On the May Bank Holiday dozens of  swallows were seen darting about over the river, (their enthusiasm for fly catching has lost none of its zest since last year) and the ducklings were causing quite a stir. IMG_3362

Racing starts have been practiced much to the annoyance of the local swans who seem to take it as a personal insult that their peace is being invaded. These territorial feathered creatures are best avoided – even an eight going at full pelt will steer around them if the cox knows what is good for it. Sadly on a nice breezy Saturday morning several singles did not know what was good for them and the swans were seen launching a coordinated attack on anything they could reasonably see. Were all the singles accounted for afterwards? We were unable to say owing to have gone into sprint mode, in a frenzied rush to avoid the attack of the second wedge of swans.

A first sighting for us this weekend – a Mandarin drake and his lady friend were spotted at Temple Island. It turns out these rather impressively dressed ducks are in fact ‘perching’ ducks who like to live up trees and when they do get around to having ducklings they literally kick them out the nest and let them fall to the ground. IMG_3380

True to form in May the mayflies have started to emerge. Cox gave the instruction that all were to keep an eye out for these rather bizzare insects and so after a fruitless search on the river we found one in the boathouse. Beautiful big eyes which may have given inspiration to many a fake alien, and a most intricate pattern on the wings. The species caught today Ephemera danica like many others does not feed, has two adult stages and may spend up to two years being a nymph in the river for no more than four days as a free flying insect. Only a few were seen today, doubtless in a few weeks there will be clouds of these insects flying about the river. Just in time as well, the swifts have arrived in Henley!




Bank holiday weekend rowing

Spring is now in full swing. Today the first martins were sighted buzzing around, evidently delighted to be back in cold, windy England after a long journey from the sunny southern hemisphere. The last few rows have been accompanied by duckling spotting, goslings and losing a fin from the stern of the boat. All these things are essential in welcoming in the new regatta season. As confirmation to this Henley Royal Regatta is busy sorting out the boat tents and grandstand, (as well as doubtless writing our invitation to row in the Grand Challenge cup) booms are going into the river and the town is beginning to look distinctly festive.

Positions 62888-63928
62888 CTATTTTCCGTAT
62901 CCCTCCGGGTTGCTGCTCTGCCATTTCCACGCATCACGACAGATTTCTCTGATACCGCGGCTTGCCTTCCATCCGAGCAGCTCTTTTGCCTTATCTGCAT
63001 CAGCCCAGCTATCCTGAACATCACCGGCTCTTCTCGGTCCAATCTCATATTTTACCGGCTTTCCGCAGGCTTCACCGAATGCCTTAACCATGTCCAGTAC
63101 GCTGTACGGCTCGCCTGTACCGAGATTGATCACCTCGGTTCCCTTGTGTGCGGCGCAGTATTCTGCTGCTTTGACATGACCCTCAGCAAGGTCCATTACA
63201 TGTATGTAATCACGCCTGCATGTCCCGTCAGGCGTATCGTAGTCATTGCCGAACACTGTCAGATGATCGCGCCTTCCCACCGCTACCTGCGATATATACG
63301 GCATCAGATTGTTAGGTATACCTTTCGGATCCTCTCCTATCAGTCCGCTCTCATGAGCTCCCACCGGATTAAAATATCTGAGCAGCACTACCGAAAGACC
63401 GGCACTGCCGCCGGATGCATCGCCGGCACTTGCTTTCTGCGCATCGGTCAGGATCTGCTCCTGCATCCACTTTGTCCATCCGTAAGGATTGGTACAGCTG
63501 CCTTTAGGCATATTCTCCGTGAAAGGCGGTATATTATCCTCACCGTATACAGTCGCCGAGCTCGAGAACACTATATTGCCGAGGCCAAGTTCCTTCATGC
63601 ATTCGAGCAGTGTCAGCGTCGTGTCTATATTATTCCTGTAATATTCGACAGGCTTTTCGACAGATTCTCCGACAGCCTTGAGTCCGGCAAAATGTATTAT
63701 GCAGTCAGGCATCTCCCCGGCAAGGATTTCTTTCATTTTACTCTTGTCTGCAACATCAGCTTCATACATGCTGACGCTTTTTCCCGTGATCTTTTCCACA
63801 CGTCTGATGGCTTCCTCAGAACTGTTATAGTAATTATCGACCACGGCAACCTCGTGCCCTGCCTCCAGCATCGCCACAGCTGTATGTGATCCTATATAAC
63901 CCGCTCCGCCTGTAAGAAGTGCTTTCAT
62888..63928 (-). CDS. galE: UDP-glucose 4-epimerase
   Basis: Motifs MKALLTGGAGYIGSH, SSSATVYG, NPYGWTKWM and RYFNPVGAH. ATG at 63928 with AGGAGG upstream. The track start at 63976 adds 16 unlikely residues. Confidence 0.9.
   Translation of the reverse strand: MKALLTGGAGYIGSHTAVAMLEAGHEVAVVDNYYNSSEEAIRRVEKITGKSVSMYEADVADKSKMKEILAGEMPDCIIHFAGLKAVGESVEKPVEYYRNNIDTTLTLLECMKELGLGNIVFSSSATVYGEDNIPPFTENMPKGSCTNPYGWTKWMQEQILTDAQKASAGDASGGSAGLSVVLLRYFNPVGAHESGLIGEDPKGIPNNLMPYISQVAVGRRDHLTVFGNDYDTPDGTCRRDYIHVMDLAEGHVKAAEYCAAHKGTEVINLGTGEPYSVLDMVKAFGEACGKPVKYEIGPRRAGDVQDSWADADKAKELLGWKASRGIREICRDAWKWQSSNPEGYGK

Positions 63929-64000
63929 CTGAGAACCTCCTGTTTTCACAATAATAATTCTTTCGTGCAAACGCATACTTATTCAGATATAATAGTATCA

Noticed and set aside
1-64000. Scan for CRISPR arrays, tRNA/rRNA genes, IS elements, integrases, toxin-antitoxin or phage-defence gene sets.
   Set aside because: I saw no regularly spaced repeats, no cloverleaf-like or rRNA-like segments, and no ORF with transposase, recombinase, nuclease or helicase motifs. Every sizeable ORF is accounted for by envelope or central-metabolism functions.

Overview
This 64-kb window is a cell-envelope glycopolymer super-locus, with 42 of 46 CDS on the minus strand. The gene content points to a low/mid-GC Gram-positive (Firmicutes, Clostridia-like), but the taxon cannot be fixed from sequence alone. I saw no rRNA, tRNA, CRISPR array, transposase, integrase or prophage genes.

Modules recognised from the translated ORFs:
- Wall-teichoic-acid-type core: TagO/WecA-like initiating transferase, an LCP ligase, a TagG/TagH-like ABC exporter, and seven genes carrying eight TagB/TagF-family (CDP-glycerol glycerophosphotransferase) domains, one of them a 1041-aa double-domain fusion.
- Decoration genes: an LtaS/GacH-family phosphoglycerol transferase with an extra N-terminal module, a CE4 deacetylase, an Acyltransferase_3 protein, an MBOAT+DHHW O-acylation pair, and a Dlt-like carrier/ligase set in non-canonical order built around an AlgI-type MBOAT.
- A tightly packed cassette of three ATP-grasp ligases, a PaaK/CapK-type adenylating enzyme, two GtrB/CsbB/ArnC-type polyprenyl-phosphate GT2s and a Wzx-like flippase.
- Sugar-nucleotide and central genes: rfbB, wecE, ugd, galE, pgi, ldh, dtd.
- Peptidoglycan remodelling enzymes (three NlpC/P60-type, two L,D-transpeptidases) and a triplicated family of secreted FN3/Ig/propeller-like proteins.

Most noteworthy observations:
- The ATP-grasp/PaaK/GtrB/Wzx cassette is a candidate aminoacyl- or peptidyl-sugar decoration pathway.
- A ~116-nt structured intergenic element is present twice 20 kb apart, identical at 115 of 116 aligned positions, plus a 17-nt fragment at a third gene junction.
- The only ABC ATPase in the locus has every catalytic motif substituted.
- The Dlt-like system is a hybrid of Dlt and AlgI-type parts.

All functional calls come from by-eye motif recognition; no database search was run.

Having taken the last head race of the season by storm (Abingdon once again did an excellent job of putting on a head race we could enter as a mixed crew) our attention has now turned to regatta racing and sprints. This supposedly requires more concentration from the crew and cox and today was no exception.

Despite being distracted by a rather nice muslin moth we set off to the sound of geese cackling and the sun trying to shine. Having performed a variety of racing starts the previous day the crew were not particularly anxious to do several more and instead put in a request for more sedate rowing. Cox of course ignored this and decided that sprints and starts were far more interesting, but as the light was quite good made the decision that rowing slowly would allow for nicer photos to be taken so sprinting and starts would have to wait. 

On the approach to Marsh lock various geese and goslings were sighted, whilst the crew observed how the weatherman had predicted howling gales and torrential rain; consequently it was still, the sun was sighted as well as a distinct lack of cold.

There is a new fashion creeping into the spin turns performed – something to do with not using blades the wrong way around as well as trying to give the legs a break. Like all decent crews we will reject the latest fashions until we have mastered them to perfection and then claim it was us being the trend setters all along. The geese continued to cackle at us and in a frantic dash to get away six put so much power through his footplate it fell off. And so sitting at the end of the island we admired the wildlife and decided which old people’s home we would like to end up in.